Celebrate National Doodle Day!

I have a confession to make. I'm a doodler. There's nary a notebook in my possession that doesn't have scribblings of some sort in the margins—and the content thereof really runs the gamut from birds and the occasional Cookie Monster......to delusions of grandeur that amount to little more than ela...

smithsonian.com
I have a confession to make. I'm a doodler. There's nary a notebook in my possession that doesn't have scribblings of some sort in the margins—and the content thereof really runs the gamut from birds and the occasional Cookie Monster...



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...to delusions of grandeur that amount to little more than elaborate wastes of my time.



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But is it really all a waste? Psh. Hardly. According to NPR, many of America's great minds were prone to doodling—from presidents like Lyndon Johnson to business moguls like Bill Gates—and apparently that's a good thing. Our brains hate being bored, and doodling is a terrific way to keep them stimulated and prevent them going into daydream mode, which is a high-energy cognitive process. And it's really hard to get your brain running again after you blow a considerable amount of time fantasizing about what you'd say in your Oscar speech. So in its own way, doodling is important to our mental well-being. (Unless you really are someone in the performing arts industry who's in the running for a golden statuette, in which case, daydream all you like.)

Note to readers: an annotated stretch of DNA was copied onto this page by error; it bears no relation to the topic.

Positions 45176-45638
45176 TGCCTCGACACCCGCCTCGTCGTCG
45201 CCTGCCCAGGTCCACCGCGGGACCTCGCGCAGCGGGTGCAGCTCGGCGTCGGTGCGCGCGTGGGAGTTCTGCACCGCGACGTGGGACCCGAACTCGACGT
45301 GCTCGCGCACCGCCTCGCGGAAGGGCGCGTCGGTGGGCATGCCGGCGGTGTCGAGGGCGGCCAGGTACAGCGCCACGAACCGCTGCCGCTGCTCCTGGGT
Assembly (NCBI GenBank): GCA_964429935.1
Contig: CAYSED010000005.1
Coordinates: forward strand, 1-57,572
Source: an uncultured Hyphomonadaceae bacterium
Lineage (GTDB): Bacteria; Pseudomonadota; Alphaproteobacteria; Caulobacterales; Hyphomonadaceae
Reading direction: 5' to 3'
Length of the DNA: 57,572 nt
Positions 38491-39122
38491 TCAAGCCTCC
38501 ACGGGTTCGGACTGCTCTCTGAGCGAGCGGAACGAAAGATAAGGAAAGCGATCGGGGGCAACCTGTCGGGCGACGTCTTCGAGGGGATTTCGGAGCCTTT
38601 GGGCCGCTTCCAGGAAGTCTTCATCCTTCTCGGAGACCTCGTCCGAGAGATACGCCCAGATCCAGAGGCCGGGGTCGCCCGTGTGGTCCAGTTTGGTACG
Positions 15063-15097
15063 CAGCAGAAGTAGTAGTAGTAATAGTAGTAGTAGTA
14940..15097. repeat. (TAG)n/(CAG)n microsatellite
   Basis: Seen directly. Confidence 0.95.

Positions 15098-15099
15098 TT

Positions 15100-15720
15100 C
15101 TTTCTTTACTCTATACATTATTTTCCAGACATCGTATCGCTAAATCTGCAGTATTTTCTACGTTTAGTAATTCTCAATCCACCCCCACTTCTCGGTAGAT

Doodling is a great way for great minds to start hammering out their ideas, as you can see in this online exhibit from the American History Museum and the Smithsonian Institution Libraries. The most recognizable object on the list is an early design for that foot measuring thinger you use in shoe stores—but hadn't you always wondered where that device got its start?



And even in some fabulously rare cases, people are paid to doodle. This was the case of New Yorker cartoonist and illustrator Saul Steinberg who was paid $11,000 by former Smithsonian secretary S. Dillon Ripley for a series of scribbles. Steinberg created a series of 36 drawings, all of which were done on Smithsonian letterhead, each one cleverly incorporating a tiny engraved image of the Castle. You can see an example of his work below and read more about the Smithsonian's first, and so far only, artist in residence here.



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This is why we need to celebrate National Doodle Day. Yes, there's seriously a holiday celebrating that thing we do during meetings. Okay, okay, not exactly. National Doodle Day was established in the UK in 2004 as a fundraiser for people affected by epilepsy or neurofibromatosis, a neurological disease that affects the growth and development of nerve cells. Every year, a host of celebrities—and regular folk too—sends in their doodles, which are then auctioned off. The US picked up on National Doodle Day in 2007 and has scored the doodles of luminaries from Carol Channing to President Obama. (Obama's offering netted $2,075 at auction.) To learn more about the United States' iteration of National Doodle Day, visit their Web site here.



Feeling a little more comfortable about that thing that nobody really talks about? I hope so. So go on, scribble in secret no more and indulge in a little doodling today.
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